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Review: ‘Communications from superior galactic communities’ by Ronald Bracewell

[This post is the second in a series exploring major works in the field of space archaeology. Read the first part here.] In 1959, Giuseppe Cocconi and Philip Morrison proposed what would become the mainstream strategy of the modern search for extraterrestrial intelligence: scanning for interstellar radio signals intentionally beamed towards the Solar system by advanced civilisations. Ronald Bracewell of Stanford University, however, questioned some of the assumptions on which the nascent SETI program was founded: that interstellar communication was only practical using electromagnetic waves; that civilisations would transmit ‘on spec’ over geological timespans; and that a civilisation would be close enough that we would be among its targets. In late May, 1960, Nature published his response, ‘Communications from Superior Galactic Communities‘ (paywalled). In it, he suggested that a civilisation might ‘spray some number of suitable … Read entire article »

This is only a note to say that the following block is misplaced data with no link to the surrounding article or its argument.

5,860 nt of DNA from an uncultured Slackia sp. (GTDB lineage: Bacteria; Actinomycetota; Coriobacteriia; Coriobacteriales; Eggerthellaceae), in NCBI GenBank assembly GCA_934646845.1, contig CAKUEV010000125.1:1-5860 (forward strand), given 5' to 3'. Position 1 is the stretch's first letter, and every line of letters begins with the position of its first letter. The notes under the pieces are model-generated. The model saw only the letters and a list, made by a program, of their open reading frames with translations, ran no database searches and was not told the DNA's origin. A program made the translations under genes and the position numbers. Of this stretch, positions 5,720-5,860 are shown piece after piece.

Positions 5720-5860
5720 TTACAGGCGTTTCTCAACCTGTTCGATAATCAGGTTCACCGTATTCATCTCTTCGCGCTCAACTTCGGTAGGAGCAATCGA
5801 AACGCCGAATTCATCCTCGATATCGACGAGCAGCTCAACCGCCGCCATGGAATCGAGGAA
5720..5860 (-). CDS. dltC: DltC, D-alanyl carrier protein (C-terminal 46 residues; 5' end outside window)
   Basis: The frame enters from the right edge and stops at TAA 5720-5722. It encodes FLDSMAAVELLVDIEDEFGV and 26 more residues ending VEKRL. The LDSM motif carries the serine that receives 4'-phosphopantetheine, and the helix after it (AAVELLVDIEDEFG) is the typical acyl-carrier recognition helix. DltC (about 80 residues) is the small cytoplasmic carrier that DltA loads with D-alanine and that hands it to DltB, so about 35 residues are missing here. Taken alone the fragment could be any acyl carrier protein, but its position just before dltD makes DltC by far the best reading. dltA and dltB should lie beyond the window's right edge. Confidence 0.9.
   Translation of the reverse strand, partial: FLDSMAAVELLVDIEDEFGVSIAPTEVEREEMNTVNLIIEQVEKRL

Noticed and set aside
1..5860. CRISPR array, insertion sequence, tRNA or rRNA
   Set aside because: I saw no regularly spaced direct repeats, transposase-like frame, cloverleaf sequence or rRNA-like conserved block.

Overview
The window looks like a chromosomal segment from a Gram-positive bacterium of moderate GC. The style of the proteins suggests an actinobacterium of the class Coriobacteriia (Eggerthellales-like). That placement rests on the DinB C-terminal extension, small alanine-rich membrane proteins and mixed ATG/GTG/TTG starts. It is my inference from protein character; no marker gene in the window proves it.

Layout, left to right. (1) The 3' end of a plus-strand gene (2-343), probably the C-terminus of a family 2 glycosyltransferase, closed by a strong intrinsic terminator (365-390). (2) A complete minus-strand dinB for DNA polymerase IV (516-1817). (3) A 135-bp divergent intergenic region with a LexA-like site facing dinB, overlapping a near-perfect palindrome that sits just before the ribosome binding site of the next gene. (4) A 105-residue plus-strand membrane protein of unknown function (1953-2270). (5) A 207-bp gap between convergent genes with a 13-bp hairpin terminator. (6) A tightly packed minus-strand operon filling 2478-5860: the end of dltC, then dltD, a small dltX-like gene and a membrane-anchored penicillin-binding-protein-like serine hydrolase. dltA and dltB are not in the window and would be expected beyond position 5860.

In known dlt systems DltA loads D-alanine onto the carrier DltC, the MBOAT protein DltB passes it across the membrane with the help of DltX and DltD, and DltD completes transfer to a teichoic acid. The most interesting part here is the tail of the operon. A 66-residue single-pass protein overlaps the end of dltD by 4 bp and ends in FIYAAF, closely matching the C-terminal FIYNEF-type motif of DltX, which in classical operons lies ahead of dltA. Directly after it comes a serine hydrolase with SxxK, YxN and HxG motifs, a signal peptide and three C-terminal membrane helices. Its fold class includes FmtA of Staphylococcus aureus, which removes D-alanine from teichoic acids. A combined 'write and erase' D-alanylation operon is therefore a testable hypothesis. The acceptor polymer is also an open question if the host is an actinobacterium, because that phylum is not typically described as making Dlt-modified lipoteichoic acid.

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Review: ‘Searching for interstellar communications’, by Giuseppe Cocconi and Philip Morrison

[This post is the first in a series exploring major works in the field of space archaeology. The next will be more artefact-based, but it was important to begin with the origin of SETI itself.] On 19 September 1959, the modern search for extraterrestrial intelligence was born with the publication in the prestigious journal Nature of an article by Giuseppe Cocconi and Philip Morrison of Cornell University. The piece, ‘Searching for interstellar communications,’ proposed a search of nearby sun-like stars for microwave radio signals on the 21-centimeter hydrogen line. You can read the article online at the (paywalled) Nature archive, or for free here and here. It’s quite short, go read! Welcome back! For such a brief article, there’s a lot to think about. First of all, it’s remarkable to see the seeds of … Read entire article »

Filed under: Reviews